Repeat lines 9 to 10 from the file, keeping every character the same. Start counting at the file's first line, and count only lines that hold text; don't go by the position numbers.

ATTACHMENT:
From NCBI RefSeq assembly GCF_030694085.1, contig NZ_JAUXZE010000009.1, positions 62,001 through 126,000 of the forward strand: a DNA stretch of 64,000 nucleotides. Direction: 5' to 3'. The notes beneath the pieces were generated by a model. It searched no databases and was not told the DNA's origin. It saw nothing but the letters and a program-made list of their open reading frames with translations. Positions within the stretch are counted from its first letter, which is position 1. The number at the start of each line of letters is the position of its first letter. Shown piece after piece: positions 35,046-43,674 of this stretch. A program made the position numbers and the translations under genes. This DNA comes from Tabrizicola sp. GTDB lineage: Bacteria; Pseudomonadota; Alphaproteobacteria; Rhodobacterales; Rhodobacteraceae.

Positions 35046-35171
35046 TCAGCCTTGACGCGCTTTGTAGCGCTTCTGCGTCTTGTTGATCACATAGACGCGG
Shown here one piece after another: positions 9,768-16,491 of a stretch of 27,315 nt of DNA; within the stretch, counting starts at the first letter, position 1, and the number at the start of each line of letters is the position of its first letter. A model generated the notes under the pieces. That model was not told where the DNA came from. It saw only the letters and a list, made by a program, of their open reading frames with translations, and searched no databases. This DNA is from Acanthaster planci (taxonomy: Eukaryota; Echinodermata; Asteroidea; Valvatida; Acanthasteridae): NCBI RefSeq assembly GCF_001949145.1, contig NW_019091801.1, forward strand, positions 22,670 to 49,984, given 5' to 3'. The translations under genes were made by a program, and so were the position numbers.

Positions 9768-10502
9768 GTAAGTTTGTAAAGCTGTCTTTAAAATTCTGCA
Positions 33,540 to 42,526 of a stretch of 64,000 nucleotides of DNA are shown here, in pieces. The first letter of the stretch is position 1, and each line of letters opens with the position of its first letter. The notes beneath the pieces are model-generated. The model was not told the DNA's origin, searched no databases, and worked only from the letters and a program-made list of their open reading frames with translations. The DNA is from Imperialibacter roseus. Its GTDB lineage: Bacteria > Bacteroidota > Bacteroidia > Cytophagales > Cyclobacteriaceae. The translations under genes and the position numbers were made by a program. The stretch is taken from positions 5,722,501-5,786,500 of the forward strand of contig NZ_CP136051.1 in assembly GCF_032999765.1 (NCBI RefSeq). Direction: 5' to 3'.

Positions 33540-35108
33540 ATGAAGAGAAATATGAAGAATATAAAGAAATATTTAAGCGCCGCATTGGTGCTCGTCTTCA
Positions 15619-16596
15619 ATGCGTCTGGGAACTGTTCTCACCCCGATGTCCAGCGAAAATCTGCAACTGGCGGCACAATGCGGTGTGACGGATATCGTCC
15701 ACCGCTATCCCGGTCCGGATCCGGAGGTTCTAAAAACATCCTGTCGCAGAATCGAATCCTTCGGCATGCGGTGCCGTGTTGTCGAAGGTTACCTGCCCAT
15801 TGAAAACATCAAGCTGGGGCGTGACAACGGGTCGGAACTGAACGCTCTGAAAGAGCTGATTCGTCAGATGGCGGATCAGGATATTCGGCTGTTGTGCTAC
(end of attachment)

33540 ATGAAGAGAAATATGAAGAATATAAAGAAATATTTAAGCGCCGCATTGGTGCTCGTCTTCA
Positions 15619-16596